Second U.S. citizen killed while fighting in Ukraine, State Department confirms

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LONDON — A U.S. citizen who volunteered to fight in Ukraine was killed in combat last month, the State Department confirmed.

Stephen Zabielski, 52, died on May 15 in the southeastern village of ​​Dorozhniank, according to an obituary published in a New York state newspaper earlier this month.

A statement released by the State Department confirmed Zabielski's death and said it had been in touch with his family to provide “all possible consular assistance.” Reuters reported that the State Department reiterated President Biden’s warning last Friday that U.S. citizens should not travel to Ukraine and that any civilians there should leave immediately.

Stephen Zabielski.
Stephen Zabielski. (Facebook)

Zabielski, from Hernando, Fla., had worked in construction for more than 30 years and is survived by his wife and five stepchildren.

He is the second American known to have died while fighting alongside Ukrainian forces. Willy Joseph Cancel, a 22-year-old U.S. Marine veteran and corrections officer from Tennessee, was working with a private military contracting company in Ukraine in April when he died.

The news comes after the Kremlin announced that the Geneva Conventions do not apply to two American volunteers who were detained by Russian forces.

Under the Geneva Conventions, which originated following World War II, prisoners of war cannot be prosecuted for participating in the conflict, are entitled to their financial resources and “shall be released and repatriated without delay after the cessation of active hostilities.”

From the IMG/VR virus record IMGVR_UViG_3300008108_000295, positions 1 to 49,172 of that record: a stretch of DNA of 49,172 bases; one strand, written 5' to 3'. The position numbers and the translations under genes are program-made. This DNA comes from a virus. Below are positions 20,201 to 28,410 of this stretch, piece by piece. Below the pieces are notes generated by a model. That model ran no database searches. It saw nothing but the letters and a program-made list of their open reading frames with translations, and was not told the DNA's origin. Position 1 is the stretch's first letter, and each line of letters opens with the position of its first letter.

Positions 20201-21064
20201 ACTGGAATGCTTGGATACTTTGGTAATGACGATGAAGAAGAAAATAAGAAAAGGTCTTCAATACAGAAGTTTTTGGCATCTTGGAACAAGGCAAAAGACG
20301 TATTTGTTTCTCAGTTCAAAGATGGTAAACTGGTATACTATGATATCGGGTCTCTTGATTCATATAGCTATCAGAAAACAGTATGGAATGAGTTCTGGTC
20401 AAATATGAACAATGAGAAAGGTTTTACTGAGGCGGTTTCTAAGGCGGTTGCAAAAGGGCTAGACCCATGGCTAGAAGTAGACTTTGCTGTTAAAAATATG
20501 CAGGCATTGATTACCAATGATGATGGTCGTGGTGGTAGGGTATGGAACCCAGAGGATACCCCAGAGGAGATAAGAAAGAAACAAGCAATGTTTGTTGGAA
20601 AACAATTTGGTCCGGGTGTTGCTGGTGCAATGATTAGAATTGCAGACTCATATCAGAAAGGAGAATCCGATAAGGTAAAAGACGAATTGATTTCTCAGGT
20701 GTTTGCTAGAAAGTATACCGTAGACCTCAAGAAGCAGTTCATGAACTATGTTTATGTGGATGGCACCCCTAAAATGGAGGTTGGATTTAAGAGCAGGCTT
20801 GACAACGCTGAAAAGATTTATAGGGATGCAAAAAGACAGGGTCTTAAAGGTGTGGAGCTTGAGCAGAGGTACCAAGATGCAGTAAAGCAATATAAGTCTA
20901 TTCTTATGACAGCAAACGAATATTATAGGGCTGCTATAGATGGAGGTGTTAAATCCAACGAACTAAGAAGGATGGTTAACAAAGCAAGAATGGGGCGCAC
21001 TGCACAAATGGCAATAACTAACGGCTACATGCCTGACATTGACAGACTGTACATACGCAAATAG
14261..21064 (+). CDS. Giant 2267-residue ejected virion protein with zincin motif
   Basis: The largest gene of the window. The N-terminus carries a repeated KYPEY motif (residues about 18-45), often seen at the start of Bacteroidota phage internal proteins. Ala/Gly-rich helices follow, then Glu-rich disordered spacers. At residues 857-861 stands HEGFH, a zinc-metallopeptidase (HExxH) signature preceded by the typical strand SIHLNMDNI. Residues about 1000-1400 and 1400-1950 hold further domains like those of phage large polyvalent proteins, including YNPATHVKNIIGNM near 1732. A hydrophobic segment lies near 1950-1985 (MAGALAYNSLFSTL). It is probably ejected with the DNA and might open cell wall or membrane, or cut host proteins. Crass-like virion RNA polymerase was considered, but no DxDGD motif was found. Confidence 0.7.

Kremlin spokesman Dmitry Peskov told journalists on Monday that the two detainees were mercenaries “involved in illegal activities on the territory of Ukraine.”

The families of Alex Drueke and Andy Tai Ngoc Huynh confirmed to the New York Times that their loved ones had gone missing while fighting in Ukraine on June 9. Peskov’s statement was the first acknowledgment by the Russian state that the two men had been captured.

“They should be held responsible for those crimes they have committed,” Peskov said. “Those crimes have to be investigated. ... The only thing that is clear is that they have committed crimes. They are not in the Ukrainian army. They are not subject to the Geneva Convention."

A Russian serviceman patrols near the Azovstal steel plant in Mariupol, amid the ongoing Russian military action in Ukraine, on June 13.
A Russian serviceman patrols near the Azovstal steel plant in Mariupol, Ukraine, on June 13. (Yuri Kadobnov/AFP via Getty Images)

On Tuesday, Attorney General Merrick Garland made an unannounced visit to Ukraine to meet with Prosecutor General Iryna Venediktova, a Justice Department official said. The two are set to discuss ways to help Ukraine “identify, apprehend and prosecute those individuals involved in war crimes and other atrocities in Ukraine.”

Last week, a third American was reported missing while fighting Russian forces in Ukraine. According to CNN, former U.S. Marine Grady Kurpasi disappeared in recent months after traveling to Ukraine. The last time his wife, Heeson Kim, and friends had heard from the serviceman was between April 23 and 24.

Kurpasi arrived in Ukraine on March 7, just weeks after Russia launched its invasion of the country, in a bid to volunteer alongside the Ukrainian army. According to his friend George Heath, however, he “wasn't really planning on fighting. … He wanted to go and help the Ukrainian people.”

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